Universities across Canada make way for the “non-traditional” student
Universities across Canada are striving to help students with a wider range of life experiences, expectations and challenges than in previous generations. Many universities are responding to this new norm with programs to help them through a system that wasn’t historically built to accommodate such complexity.
Programs like the Black Student Advising Centre at Dalhousie and the Aboriginal Student Access Program at the University of Calgary help build networks for students from underrepresented groups. These programs often provide students with leadership and mentorship opportunities that strengthen learning, build confidence and allow for a greater range of perspectives in the classroom.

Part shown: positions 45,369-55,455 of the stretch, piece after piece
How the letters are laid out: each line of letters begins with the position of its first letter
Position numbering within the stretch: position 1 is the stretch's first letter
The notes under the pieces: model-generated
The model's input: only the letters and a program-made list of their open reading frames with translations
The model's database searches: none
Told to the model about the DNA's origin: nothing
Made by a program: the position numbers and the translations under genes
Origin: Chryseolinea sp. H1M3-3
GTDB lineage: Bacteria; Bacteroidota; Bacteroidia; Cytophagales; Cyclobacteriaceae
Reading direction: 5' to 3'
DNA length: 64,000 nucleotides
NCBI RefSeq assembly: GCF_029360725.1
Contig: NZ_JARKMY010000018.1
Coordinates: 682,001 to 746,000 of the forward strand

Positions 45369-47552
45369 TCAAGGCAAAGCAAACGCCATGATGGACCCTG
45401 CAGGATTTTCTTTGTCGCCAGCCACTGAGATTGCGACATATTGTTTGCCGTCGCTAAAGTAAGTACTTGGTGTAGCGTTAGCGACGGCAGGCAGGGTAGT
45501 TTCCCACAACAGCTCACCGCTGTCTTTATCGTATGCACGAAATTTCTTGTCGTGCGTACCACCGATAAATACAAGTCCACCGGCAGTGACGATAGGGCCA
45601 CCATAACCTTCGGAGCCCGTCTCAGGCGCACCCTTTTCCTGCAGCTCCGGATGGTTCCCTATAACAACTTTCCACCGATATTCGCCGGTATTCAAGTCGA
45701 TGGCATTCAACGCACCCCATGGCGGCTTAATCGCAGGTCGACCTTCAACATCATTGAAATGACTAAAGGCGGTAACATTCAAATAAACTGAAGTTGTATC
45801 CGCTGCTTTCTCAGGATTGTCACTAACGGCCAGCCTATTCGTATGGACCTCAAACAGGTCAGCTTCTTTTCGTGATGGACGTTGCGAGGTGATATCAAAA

“Whether they are older, work full-time, have a disability, are a single parent, first-generation or Indigenous … the non-traditional student is becoming the new normal,” said the Higher Education Quality Council of Ontario.